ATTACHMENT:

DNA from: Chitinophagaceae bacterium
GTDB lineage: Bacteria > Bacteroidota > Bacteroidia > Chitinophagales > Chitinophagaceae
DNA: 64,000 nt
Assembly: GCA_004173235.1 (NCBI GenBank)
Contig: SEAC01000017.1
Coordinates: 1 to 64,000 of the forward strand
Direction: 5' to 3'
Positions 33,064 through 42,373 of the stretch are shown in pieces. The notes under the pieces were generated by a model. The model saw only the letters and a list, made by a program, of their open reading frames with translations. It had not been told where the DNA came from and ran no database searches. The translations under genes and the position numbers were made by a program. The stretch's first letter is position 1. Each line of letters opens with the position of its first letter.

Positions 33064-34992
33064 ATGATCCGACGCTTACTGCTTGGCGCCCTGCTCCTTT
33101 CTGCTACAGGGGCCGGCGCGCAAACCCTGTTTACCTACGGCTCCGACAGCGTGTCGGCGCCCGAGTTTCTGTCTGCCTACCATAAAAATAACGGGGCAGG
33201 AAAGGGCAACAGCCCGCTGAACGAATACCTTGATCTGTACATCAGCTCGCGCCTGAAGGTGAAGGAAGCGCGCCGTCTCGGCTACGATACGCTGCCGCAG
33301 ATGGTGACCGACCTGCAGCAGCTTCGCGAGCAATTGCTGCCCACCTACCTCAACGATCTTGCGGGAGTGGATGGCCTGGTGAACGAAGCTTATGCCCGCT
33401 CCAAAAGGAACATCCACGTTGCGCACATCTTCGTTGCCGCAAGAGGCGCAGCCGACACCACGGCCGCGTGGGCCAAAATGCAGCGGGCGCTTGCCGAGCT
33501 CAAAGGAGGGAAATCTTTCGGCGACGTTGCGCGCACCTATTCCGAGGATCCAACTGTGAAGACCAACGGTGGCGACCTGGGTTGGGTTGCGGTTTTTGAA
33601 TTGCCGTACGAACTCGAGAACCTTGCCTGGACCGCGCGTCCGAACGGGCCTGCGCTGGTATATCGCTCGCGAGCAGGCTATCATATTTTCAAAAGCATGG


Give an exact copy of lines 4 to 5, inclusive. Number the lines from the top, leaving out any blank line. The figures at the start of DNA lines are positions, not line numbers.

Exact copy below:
Assembly: GCA_004173235.1 (NCBI GenBank)
Contig: SEAC01000017.1